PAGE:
As it should for you too if you're a Lutheran who's reading this, but that's not what this is about today. Instead, I can't help but think that, yes, while we are the "Church Militant" right now, there has to be a better and more Biblical way for me to process what I'm going through if not also a better and more Biblical way to respond to it all.

I know that our faith should never be defined by our feelings since feelings change and are highly subjective, but I'm just getting awfully tired of being on guard all the time when I think I'm in the company of those who share a common confession of "the faith that was once for all delivered to the saints" (Jude 1:3).

No, I'm not saying that you and I have absolutely nothing to talk about if you're a non-Lutheran or that I'm some kind of "Denominational Snob" (as I was called a few days ago) who will only associate with others from the same denomination that I belong to. Quite the contrary, my dear friends! Quite the contrary.

I just want to be in the company of those with a common confession (at least part of the time). Is that too much to ask? Is that too much to expect?  
Thankfully, my family and I seem to have found a new church with a truly Confessional Lutheran Pastor so at least I know I won't be starving as much. "For where two or three are gathered in my name, there am I among them" (Matthew 18:20), right? I'm still hungry for more though and I pray that this hunger for consistency in confession and unity in doctrine, practice, and truth -- as well as a hunger to be around other Christians who feel the same way -- never goes away as challenging and painful as it might be for me.

I should probably stop writing at this point. See, while this is a personal blog where the format allows me to share some rather intimate and personal things like this from time-to-time, the truth of the matter is that it's not about me, and it shouldn't be. It's about our Lord and Savior, Jesus Christ.

For me, it's simple really. If Jesus is "the Word became flesh and dwelt among us" (John 1:14), and He is, then I don't see how any of us could attempt to downplay or minimize any doctrine at all, which is always derived from that very same Word of God.

We should be striving toward unity with one another by discussing our differences in doctrine and working them out based on what the Scriptures clearly say, shouldn't we?

Better yet, if we claim to share the very same confession, then we should easily agree on what it is that that particular church/denomination believes, teaches, and confesses, shouldn't we?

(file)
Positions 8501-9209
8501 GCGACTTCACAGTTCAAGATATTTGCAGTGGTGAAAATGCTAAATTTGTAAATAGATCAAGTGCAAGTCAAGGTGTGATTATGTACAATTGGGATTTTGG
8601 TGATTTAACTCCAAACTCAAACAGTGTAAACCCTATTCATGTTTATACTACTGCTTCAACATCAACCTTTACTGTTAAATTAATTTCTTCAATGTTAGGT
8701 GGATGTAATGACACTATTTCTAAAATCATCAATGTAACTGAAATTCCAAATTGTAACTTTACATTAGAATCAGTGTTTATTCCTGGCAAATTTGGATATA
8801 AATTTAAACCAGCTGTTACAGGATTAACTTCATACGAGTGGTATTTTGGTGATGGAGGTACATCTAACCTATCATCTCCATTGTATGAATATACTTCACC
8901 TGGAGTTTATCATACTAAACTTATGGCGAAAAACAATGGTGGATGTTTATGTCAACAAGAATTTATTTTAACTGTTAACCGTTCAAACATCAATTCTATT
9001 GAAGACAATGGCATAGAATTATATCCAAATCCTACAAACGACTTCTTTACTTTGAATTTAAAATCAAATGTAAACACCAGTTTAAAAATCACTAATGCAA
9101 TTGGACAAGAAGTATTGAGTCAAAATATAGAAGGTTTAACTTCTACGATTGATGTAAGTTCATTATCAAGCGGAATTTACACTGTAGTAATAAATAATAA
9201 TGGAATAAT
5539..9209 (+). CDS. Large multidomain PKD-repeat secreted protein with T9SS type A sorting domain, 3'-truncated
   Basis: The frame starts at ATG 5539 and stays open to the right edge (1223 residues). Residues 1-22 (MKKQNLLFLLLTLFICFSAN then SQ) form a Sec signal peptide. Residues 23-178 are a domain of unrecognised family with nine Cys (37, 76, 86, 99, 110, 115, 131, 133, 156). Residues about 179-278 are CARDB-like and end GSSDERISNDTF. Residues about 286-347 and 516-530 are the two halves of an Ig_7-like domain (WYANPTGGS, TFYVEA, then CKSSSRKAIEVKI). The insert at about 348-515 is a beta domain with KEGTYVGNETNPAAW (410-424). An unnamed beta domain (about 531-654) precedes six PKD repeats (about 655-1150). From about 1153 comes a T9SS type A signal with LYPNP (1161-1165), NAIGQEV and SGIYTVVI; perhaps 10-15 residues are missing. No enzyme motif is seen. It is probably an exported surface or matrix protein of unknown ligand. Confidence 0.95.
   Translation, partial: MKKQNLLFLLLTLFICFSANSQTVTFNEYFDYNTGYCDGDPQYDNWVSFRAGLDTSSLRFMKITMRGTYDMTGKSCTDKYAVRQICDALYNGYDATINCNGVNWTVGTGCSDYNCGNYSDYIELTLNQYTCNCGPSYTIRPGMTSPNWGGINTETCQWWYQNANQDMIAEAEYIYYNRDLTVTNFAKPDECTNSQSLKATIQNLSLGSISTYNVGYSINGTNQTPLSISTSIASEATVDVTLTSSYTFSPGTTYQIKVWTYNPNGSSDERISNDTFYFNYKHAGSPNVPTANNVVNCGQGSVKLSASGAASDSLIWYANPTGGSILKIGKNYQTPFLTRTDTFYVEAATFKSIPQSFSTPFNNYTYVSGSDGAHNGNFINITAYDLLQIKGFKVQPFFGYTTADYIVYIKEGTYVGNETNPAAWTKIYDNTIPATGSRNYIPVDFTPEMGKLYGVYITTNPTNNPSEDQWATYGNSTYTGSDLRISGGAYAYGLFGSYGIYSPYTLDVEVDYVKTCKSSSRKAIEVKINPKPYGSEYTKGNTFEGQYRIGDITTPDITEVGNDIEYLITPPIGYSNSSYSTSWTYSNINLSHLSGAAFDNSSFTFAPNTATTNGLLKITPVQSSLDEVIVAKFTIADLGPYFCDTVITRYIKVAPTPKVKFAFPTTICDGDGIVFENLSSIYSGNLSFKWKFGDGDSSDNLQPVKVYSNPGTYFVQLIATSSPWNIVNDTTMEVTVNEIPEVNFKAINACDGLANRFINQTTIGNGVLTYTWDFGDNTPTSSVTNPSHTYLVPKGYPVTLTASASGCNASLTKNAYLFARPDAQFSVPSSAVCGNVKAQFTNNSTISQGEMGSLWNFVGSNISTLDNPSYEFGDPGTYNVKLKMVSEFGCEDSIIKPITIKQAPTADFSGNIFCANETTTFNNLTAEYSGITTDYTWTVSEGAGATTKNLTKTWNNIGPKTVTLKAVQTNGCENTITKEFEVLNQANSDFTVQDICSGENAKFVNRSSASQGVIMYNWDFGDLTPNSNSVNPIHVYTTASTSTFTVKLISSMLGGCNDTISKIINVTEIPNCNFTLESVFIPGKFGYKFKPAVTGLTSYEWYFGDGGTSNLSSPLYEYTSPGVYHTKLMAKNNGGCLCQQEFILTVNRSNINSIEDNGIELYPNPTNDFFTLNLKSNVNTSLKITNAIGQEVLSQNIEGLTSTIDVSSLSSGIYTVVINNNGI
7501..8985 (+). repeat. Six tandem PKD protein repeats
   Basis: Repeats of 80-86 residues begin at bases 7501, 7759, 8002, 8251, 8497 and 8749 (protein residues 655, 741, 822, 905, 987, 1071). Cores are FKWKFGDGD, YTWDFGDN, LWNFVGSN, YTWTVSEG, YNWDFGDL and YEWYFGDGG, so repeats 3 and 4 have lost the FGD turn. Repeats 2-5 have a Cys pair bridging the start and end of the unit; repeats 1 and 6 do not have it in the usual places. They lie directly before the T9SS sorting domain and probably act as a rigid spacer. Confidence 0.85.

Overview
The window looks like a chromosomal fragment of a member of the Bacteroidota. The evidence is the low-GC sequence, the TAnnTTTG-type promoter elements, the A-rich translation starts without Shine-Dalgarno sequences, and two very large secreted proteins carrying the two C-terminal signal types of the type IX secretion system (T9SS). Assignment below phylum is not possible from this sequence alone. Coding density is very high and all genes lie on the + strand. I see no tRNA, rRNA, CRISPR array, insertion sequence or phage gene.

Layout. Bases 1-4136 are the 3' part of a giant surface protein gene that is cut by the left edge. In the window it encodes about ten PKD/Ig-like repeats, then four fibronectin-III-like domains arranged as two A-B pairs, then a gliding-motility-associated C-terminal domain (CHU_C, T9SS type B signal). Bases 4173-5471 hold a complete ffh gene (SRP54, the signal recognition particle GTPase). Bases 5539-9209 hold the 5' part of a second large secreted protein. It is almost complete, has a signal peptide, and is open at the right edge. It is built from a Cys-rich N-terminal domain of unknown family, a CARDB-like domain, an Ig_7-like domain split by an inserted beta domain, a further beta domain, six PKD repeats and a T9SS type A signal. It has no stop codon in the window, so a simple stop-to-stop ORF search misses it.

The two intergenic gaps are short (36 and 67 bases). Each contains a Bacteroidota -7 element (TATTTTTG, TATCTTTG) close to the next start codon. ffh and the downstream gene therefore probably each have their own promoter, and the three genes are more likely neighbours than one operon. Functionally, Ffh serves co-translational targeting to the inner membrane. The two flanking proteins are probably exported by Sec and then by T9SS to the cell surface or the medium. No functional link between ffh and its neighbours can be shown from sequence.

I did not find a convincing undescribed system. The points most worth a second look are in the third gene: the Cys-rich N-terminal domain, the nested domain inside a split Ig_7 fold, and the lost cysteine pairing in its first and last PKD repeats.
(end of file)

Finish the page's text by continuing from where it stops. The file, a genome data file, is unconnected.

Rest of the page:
If we can't do that, if we don't do that, if we won't do that, then one of us (hint: the one who disagrees with those beliefs, teachings, and confessions or the one who simply ignores them completely) should leave so as not to cause any further division, which is also a sin, right?

Of course, the danger here (and the spiritual landmine that I personally need to watch out for myself) is that doctrine can be lorded over others "unlovingly" under the guise of speaking "the truth in love" (Ephesians 4:15).

Sure, some might try to assert and warn us that "doctrine can become an idol" too even though the truth tells us another story.

Ultimately we must remember what is important, though. It’s not about being right. It’s about confessing Christ clearly and purely to the glory of God and the comfort of sinners. It’s about Him being right. If we elevate our confessions above scripture, rather than having them point us to scripture, we taint them with our own self-righteousness and conceit. 
As long as we hold fast to His Word and continue to test everything against scripture alone, we shouldn’t worry about our doctrine — our confessions, our beliefs — becoming an idol, because it will be solely focused and centered on His Truth. For we can no more turn Christ’s pure teaching into an idol, than we can turn Christ Himself into an idol.  
Doing so is not idolatry at all, but is instead Holy Worship.

All that being said, I want to listen to Pastor Wilken's presentation tonight first and think about these issues a little more before I say (write) anything else here in this space even though I'm bursting at the seams with so much on my mind that I want to get off my chest.

In a Lutheran layman's terms, I still have so much to say, but I'm willing to keep my mouth shut and my fingers from marching across this keyboard like dutiful soldiers for doctrinal truth until I've at least had a chance to prayerfully consider the content from the BJS Conference (and even then I might still refrain from writing anything for awhile).

Then again, for all I know, listening to it might only inspire me to become even more passionate about things, and I'll be back tomorrow with something new to say!